Fat Girl on a Plane
Published on June 5, 2018
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About Fat Girl on a Plane
High school senior Cookie Vonn’s post-graduation dreams include getting out of Phoenix, attending Parsons and becoming the next great fashion designer. But in the world of fashion, being fat is a cardinal sin. It doesn’t help that she’s constantly compared to her supermodel mother—and named after a dessert.
Thanks to her job at a fashion blog, Cookie scores a trip to New York to pitch her portfolio and appeal for a scholarship, but her plans are put on standby when she’s declared too fat to fly. Forced to turn to her BFF for cash, Cookie buys a second seat on the plane. She arrives in the city to find that she’s been replaced by the boss’s daughter, a girl who’s everything she’s not—ultrathin and superrich. Bowing to society’s pressure, she vows to lose weight, get out of the friend zone with her crush, and put her life on track.
Cookie expected sunshine and rainbows, but nothing about her new life is turning out like she planned. When the fashion designer of the moment offers her what she’s always wanted—an opportunity to live and study in New York—she finds herself in a world full of people more interested in putting women down than dressing them up. Her designs make waves, but her real dream of creating great clothes for people of all sizes seems to grow more distant by the day.
Will she realize that she’s always had the power to make her own dreams come true?
I want to say the thing this book does best is give this 360 degree look at the way the world treats people based on their weight. The truth is, it does an amazing job at exposing these sometimes ugly truths, but the writing and the characters are also pretty spectacular.
Cookie is a strong woman. She’s competent, capable, and talented. But she’s not perfect. Wounded by prejudices she’s experienced, she allows herself to judge others based on the same system she abhors being applied to herself. Ultimately she learns that achieving her weight goal doesn’t change everything in the way she expected. Turns out being skinny isn’t all it’s cracked up to be, either.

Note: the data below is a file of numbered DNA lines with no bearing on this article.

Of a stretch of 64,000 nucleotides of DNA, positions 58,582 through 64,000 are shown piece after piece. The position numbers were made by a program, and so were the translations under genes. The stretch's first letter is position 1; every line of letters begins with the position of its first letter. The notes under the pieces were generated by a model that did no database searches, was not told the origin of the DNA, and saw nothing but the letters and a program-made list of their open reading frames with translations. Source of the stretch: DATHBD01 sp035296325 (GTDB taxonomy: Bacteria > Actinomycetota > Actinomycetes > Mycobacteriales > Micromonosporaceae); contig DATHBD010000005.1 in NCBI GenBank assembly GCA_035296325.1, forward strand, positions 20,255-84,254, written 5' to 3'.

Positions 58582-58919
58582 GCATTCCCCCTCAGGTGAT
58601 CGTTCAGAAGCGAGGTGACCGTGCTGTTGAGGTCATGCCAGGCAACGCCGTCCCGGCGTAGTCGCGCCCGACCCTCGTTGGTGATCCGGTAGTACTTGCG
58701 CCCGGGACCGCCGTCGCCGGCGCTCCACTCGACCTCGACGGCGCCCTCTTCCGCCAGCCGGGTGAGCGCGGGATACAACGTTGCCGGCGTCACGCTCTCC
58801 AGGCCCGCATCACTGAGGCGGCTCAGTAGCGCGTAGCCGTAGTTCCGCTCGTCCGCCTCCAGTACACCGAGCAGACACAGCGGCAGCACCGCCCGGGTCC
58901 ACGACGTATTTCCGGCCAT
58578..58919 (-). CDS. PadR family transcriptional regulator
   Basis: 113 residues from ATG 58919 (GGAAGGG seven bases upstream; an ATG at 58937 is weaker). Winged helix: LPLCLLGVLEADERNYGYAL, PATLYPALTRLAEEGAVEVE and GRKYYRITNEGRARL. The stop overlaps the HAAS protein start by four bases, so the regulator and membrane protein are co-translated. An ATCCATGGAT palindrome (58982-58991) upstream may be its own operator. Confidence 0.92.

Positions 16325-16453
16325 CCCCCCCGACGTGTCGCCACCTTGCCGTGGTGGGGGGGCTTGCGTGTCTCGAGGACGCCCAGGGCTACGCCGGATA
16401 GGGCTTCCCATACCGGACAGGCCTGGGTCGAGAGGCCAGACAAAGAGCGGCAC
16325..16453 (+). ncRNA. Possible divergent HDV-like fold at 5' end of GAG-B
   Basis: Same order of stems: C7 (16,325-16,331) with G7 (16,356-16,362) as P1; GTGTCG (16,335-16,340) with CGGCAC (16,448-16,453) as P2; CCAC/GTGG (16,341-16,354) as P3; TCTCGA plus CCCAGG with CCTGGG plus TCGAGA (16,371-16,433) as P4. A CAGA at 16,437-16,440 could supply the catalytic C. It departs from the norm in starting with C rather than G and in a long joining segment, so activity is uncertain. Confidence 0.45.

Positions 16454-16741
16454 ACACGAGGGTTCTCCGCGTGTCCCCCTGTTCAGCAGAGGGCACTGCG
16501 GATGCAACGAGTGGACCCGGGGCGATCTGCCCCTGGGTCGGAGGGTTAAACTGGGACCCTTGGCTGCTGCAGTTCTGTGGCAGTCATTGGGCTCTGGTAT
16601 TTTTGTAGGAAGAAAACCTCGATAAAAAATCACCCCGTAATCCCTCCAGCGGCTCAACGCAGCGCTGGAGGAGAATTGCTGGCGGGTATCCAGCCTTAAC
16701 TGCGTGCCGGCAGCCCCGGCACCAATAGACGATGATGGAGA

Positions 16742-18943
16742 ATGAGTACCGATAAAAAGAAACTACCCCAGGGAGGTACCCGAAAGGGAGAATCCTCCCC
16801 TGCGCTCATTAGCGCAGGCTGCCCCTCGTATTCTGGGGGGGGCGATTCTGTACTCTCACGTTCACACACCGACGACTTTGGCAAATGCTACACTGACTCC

I want to say so many things that would spoil the story because they were elements or plot moments that I thought were fantastic. Early on we’re told this isn’t a Cinderella story about a girl who loses weight and lives happily ever after, and it’s true—this is not that story. It’s much more about a girl looking for the path to her best self and her best life. That journey changes her inside even more than it changes her outside. And perhaps above all, that’s the story’s real power.
You know me—I wish Fat Girl on a Plane didn’t have some of the sexual stuff or profanity in it that it does, because those simply aren’t the things I enjoy reading. See the content information below for more details. I thought the characters and story were powerful and nicely done, though.
Major characters are white. For half the book, Cookie is overweight. The other half of the book shows moments from her weight loss journey and more significantly, the difference in the way people treat her at her different sizes.
Profanity/Crude Language Content
Infrequent use of extreme profanity.
Kissing between man and woman. Two relatively brief scenes showing sex but including some details.
Cookie attends some church events. (I loved the conversations with the priest in the story—he’s a funny, practical guy.)
Two young men get into a fist fight. Cookie experiences some bullying, cruelty, and some unwanted sexual comments.
Cookie drinks alcohol in a couple of scenes. In one instance, she’s overseas and over the legal drinking age.
Note: I received a free copy of this book in exchange for my honest review.